Breakfast Meeting with Willie Walsh, CEO of BA
With demand for air travel rebounding, Heathrow Terminal 5 over its teething problems, new aircraft ready to join the fleet, and alliances with other airlines enhancing its coverage, British Airways looks to have put behind it the turbulence of recent years, according to CEO Willie Walsh.
At an upbeat breakfast presentation to BCCJ members at the Hilton Tokyo on 24 November, Walsh outlined the airline’s achievements since he became CEO in October 2005, as well as its ambitions for the future.A former pilot with Aer Lingus, where he served as CEO before joining British Airways, he began by pointing out that in 1948, when the airline first started services linking London to Tokyo, the flying boats then used were required to travel 17,099km via Alexandria, Karachi, Bangkok and Hong Kong before arriving here. The journey that then took seven days, thankfully today is a fair bit faster, he added.
“It has been tough for our industry over the past two years, and for BA. With the first slowdown occurring in September 2008, by November the market had gone into reverse”, he told some 90 guests at the event, adding that the Lehman Brothers collapse means the firm can trace the start of the decline to a specific day.
The way passenger yields just crumbled in 2009 “was like nothing the industry had seen before”, he said, explaining that high-yield business travellers then took advantage of deals or flew economy class — or simply stopped flying.
But that’s in the past, he emphasised, BA having reported a pretax profit of £158 million for the six months to September 2010 and cargo demand up fully 40% year-on-year for the June to September quarter.
The firm’s figures have been boosted by drastic cost reductions — including among staff — and increased efficiency.
In regard to the future, Walsh said the planned alliance with Iberia, also in the International Airlines Group holding company, is “progressing well”.
“This is not a merger of brands, as both airlines will continue to look very much as they do today. But it will be a strong, integrated business that is able to compete with other airline groupings and with an excellent geographical fit”, he said.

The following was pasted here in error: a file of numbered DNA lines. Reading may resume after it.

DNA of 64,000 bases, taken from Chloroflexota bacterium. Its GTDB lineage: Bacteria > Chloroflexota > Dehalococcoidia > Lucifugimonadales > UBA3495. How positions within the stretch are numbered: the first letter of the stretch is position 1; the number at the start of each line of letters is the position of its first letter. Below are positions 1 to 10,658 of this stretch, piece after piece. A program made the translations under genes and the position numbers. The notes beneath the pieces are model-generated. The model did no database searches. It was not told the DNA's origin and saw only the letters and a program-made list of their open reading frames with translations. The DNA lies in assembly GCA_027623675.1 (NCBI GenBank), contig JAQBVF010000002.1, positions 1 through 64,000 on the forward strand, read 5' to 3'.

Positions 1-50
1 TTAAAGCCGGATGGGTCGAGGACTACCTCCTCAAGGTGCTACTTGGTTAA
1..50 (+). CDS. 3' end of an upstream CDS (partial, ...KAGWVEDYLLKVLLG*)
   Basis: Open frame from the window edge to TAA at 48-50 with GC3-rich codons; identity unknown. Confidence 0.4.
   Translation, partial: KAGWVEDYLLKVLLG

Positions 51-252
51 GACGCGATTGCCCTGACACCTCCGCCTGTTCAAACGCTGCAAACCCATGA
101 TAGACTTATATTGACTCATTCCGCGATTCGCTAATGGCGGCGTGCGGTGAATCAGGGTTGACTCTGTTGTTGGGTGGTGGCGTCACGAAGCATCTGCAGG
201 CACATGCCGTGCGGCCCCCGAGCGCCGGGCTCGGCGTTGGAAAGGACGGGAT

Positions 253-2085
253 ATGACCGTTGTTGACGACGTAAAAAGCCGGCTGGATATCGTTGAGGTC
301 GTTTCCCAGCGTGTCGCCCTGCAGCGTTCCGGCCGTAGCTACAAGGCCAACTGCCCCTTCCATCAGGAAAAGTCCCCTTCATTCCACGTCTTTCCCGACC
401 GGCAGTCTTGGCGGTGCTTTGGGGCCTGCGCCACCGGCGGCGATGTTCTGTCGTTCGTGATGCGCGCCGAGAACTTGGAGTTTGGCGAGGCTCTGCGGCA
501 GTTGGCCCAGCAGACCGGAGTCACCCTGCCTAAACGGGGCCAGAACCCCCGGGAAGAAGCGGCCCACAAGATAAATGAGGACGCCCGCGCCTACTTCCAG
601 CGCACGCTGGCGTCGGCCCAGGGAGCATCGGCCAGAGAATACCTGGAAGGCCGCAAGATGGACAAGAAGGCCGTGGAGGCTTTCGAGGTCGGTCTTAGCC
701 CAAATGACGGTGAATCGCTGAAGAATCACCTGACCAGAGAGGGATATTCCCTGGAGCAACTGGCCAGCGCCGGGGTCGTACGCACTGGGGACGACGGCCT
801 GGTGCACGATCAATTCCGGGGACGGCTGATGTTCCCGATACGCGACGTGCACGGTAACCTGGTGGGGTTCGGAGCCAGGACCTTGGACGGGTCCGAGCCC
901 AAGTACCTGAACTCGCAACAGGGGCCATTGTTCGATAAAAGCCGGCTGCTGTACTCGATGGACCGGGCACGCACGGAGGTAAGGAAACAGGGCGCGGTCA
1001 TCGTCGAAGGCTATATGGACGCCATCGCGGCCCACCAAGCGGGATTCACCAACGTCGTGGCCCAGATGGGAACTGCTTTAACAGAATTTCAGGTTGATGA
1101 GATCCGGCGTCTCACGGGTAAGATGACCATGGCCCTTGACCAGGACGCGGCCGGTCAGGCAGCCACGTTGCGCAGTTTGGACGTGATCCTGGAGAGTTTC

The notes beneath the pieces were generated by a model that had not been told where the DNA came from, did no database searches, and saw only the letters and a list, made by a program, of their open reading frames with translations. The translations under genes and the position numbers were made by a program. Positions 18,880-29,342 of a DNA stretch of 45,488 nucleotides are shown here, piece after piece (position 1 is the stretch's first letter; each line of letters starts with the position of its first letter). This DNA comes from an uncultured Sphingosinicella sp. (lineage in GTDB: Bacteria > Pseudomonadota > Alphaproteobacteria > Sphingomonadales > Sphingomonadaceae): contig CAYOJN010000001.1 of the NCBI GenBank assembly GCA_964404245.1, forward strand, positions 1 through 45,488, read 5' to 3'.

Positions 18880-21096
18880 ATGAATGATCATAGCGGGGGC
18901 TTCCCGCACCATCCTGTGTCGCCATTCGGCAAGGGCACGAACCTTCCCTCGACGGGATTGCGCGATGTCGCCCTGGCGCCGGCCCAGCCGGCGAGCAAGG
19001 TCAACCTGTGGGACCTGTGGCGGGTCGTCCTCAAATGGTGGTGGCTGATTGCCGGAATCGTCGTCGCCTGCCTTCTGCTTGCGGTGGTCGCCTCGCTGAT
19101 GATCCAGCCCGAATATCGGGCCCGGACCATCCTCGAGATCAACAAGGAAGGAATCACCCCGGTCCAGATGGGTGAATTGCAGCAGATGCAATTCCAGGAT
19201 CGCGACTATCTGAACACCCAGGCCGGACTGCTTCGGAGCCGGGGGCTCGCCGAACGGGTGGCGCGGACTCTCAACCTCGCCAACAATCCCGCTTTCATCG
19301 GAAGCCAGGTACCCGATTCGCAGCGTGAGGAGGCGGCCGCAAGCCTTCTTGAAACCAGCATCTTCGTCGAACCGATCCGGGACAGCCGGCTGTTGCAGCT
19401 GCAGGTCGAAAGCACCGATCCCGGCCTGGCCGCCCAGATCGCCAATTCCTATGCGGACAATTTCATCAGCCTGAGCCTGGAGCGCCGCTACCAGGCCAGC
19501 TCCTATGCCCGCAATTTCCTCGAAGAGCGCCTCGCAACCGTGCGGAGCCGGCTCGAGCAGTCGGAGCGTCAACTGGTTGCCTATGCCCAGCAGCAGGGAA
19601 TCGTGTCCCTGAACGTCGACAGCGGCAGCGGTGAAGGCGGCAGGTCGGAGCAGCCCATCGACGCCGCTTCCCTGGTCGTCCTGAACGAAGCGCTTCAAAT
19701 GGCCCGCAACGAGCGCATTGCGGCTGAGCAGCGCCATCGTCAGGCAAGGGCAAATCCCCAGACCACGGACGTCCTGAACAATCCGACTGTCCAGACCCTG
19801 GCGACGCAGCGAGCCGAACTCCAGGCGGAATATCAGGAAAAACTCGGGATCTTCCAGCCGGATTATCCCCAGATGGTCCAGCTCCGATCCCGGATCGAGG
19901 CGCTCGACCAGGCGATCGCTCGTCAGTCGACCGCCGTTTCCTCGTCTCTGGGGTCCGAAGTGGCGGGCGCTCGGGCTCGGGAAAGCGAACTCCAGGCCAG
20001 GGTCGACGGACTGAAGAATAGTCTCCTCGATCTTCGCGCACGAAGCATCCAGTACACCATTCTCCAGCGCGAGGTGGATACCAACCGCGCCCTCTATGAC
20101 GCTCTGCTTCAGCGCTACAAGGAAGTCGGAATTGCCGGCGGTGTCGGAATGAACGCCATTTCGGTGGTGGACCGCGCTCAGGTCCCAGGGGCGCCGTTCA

Turning to BA’s state-of-the-art facilities, Walsh said that previously, “much of Heathrow had to be tolerated rather than celebrated, but I genuinely believe this will change with T5”.
The terminal recently welcomed its 60-millionth customer and Walsh now receives far fewer complaints about punctuality and baggage. Further improvements are being made in BA cabins, particularly in its long-haul first-class facilities, and the introduction of new Boeing 777 and Airbus A380 aircraft is imminent.
Walsh also said that BA intends to launch flights in February 2011 between the revamped Tokyo International Air Terminal (generally known as Haneda) and Heathrow, with five round-trip flights a week supplementing its presence at Narita International.
In addition, he mentioned the proposal for a venture with JAL that is being considered. Costs would be reduced by sharing facilities in an arrangement similar to the joint services agreement BA has with Qantas Airways of Australia.
“I’m very optimistic that 2011 will be a better year for this industry than 2010 has been, and I firmly believe that we will see a better economic environment than we saw in 2010 — which was already so much better than that of 2009”.